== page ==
The Real Threat: Changing US Rhetoric on North Korea

Recently, we’ve seen a lot of overly dramatic coverage of the threat from North Korea to the United States mainland. We wanted to address this briefly and talk about what the actual threat is to US national security and the regional security of Northeast Asia, particularly our treaty allies Japan and South Korea. Throughout the past two decades, North Korea has made various threats of devastation to the United States and our allies as relations have soured. Below are a sprinkling of a few such aggressive posturings:

  • March 2001: Korean Central News Agency (KCNA) says North Korea threatens to “take thousand-fold revenge” on the US “and its black-hearted intention to torpedo the dialogue between north and south,” as well as saying that Pyongyang was “fully prepared for both dialogue and war”
  • April 2005: North Korean official declares that the state may give nuclear weapons to terrorists if “the United States drives us into a corner”
  • February 2011: In response to US – South Korea joint military exercises, North Korea threatens to turn Seoul into a “sea of fire”

As can be seen, the North Koreans are experts at bluster and threats, and only rarely have those ephemeral warnings turned into concrete actions. Twice during the Obama administration, both during the tumultuous year of 2010, did the North Koreans physically attack the South. Today, that would almost definitely lead to either a declared war by the United States, or a retaliatory action on the part of the US. In 2010, neither of those things happened. Let’s take a look at the responses from the Obama administration to each of those 2010 attacks.

The first attack was the sinking of the Cheonan, a South Korean Navy vessel, which killed 46 sailors. The attack was not immediately deemed an act of war by the North, and it took at least a month to officially determine it was action by the North which sunk the ship. The response by the Obama White House was measured:

The United States strongly condemns the act of aggression that led to their deaths…This act of aggression is one more instance of North Korea’s unacceptable behavior and defiance of international law…North Korea must understand that belligerence towards its neighbors and defiance of the international community are signs of weakness, not strength.

The second event was the shelling of a South Korean island by the North, which was immediately apparent upon the island’s being attacked. The response by the Obama administration was quick and harsh, yet still was not inflammatory:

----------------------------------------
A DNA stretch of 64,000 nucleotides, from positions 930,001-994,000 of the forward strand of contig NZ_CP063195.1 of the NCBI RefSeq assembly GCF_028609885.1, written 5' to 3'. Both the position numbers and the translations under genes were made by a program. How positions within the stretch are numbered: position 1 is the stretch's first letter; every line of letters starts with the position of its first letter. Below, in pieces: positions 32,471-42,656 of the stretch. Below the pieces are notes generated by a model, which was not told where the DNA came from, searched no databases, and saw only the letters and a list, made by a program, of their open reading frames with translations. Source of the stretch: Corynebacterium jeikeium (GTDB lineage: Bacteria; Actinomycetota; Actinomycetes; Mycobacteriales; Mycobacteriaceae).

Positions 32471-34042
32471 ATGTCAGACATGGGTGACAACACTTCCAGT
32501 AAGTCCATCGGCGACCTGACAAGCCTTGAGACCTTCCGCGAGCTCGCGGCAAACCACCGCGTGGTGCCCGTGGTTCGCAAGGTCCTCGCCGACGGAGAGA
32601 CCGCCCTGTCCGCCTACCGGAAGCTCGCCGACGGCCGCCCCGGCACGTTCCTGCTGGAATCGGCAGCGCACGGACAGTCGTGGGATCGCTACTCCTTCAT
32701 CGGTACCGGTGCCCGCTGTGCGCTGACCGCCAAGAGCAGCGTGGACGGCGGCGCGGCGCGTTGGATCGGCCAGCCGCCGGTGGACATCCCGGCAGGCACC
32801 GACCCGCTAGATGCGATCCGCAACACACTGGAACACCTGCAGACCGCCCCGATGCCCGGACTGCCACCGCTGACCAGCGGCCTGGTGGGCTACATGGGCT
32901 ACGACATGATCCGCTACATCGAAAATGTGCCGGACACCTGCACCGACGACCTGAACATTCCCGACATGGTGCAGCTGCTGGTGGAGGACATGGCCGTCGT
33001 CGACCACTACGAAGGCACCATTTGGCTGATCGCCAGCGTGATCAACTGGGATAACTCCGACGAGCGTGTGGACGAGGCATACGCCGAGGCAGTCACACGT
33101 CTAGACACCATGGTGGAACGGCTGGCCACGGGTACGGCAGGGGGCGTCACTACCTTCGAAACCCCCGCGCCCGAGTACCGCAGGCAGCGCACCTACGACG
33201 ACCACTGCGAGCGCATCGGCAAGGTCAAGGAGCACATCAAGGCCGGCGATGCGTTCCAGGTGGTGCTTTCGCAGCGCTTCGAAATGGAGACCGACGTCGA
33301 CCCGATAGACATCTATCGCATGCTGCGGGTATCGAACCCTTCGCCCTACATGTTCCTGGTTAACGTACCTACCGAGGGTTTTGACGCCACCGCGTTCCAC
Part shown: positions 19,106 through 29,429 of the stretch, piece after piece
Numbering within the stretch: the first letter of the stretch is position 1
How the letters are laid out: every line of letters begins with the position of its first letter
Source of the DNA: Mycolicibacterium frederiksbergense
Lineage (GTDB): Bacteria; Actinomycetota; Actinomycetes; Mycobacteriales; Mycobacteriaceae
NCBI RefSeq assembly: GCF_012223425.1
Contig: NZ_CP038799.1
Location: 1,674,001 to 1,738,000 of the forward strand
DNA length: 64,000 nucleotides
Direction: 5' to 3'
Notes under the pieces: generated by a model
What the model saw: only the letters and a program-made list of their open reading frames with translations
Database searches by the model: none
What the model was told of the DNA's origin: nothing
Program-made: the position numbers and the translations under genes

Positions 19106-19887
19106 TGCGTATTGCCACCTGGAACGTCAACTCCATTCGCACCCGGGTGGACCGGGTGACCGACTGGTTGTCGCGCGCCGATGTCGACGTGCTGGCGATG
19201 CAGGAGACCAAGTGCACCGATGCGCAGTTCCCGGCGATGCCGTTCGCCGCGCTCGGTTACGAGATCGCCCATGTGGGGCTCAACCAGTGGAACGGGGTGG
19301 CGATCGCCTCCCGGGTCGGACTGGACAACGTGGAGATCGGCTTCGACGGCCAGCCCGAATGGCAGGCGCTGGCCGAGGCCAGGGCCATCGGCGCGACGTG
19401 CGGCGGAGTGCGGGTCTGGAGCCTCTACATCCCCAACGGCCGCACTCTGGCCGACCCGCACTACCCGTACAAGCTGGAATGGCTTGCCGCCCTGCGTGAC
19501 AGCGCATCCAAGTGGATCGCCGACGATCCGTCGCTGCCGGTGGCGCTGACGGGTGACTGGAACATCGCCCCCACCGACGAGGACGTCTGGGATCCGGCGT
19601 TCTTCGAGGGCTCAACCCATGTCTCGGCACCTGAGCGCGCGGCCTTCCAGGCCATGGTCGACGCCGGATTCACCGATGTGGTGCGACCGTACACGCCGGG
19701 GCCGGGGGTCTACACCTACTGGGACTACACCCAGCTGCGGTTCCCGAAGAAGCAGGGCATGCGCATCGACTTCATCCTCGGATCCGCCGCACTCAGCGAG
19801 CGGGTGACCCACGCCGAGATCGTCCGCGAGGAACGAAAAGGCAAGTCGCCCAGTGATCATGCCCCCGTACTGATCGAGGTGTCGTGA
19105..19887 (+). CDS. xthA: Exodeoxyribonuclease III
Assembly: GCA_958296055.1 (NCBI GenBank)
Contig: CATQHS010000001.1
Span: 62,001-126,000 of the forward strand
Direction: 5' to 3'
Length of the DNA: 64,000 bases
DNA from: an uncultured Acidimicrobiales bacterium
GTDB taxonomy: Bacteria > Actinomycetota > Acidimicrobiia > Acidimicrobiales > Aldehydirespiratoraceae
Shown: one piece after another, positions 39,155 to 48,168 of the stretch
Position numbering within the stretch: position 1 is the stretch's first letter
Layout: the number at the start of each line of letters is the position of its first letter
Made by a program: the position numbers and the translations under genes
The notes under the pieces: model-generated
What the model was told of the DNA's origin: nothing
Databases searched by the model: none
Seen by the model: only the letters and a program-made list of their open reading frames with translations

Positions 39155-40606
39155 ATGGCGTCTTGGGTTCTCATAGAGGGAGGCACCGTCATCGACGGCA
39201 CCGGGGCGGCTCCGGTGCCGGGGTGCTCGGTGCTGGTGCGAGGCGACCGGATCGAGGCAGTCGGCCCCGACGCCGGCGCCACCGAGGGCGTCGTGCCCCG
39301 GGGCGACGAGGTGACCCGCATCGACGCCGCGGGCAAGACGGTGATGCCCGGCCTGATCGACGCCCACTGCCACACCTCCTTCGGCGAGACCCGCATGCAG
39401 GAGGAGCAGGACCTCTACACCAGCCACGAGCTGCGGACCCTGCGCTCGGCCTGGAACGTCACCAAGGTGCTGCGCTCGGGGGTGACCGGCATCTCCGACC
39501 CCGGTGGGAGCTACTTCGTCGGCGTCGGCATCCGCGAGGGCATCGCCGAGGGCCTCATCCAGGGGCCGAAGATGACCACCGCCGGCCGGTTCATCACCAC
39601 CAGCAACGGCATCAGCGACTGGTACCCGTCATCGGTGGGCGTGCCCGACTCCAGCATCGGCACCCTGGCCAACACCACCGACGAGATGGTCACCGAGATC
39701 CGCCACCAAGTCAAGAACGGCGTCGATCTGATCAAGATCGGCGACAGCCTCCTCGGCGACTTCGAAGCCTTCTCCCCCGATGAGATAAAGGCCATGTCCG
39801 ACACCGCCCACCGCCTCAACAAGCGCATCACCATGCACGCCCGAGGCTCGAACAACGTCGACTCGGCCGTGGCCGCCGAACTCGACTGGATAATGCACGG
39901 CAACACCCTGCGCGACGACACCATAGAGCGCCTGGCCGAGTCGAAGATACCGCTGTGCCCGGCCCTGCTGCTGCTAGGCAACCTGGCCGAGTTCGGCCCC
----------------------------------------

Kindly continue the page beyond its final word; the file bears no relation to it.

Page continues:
The United States strongly condemns this attack and calls on North Korea to halt its belligerent action and to fully abide by the terms of the Armistice Agreement. The United States is firmly committed to the defense of our ally, the Republic of Korea, and to the maintenance of regional peace and stability.

Keep in mind that these statements were released after actual attacks on a treaty ally which we are obligated to defend militarily.

So far in 2017, we have seen a rapid escalation of tensions between the US and North Korea, largely due to the extreme rhetoric of one party: the American President. As we have seen, the North Korean threats and language have not changed over time; they have been and will continue to be threatening to the United States and our allies, yet will almost always refrain from acting on those threats. The variable that has changed in this equation, and for the worse, is the heated rhetoric of our President, Donald Trump. Compared to the extremely careful tone the Obama administration took during the most critical and tense situations on the Korean peninsula in decades, if not since the Armistice, the tone of President Trump is outright dangerous for the security situation in Northeast Asia. Here’s just a brief sample of what President Trump has spouted during his short term in office so far:

“The US has great strength and patience, but if it is forced to defend ourselves or our allies, we will have no choice but to totally destroy North Korea…Rocket Man is on a suicide mission for himself and for his regime.”

Donald Trump speech at United Nations General Assembly, September 19, 2017

“North Korea best not make any more threats to the United States. They will be met with fire and fury like the world has never seen. [Kim Jong-Un] has been very threatening beyond a normal state, and as I said, they will be met with fire and fury, and frankly power the likes of which this world has never seen before.”

Donald Trump speaking in Bedminster, NJ, August 8, 2017

Based on these and countless other reckless and vitriolic statements, it is clear that the only change in language is on the side of the United States. This is the clear and present danger facing Northeast Asia and the tens of thousands of American soldiers, sailors, and airmen stationed there, not the rogue regime of Kim Jong-Un. If the American President doesn’t ratchet down his rhetoric, he will goad the North Koreans into a legitimate conflagration, which is avoidable given the history of the region (one-sided threats have not led to war in 50+ years). Mr. President, what good is making these threats doing? It isn’t forcing the North to the bargaining table and it isn’t stopping them from testing ballistic missiles or nuclear weapons. So why incite potential conflict?

The answer is simple: the man can’t help himself.

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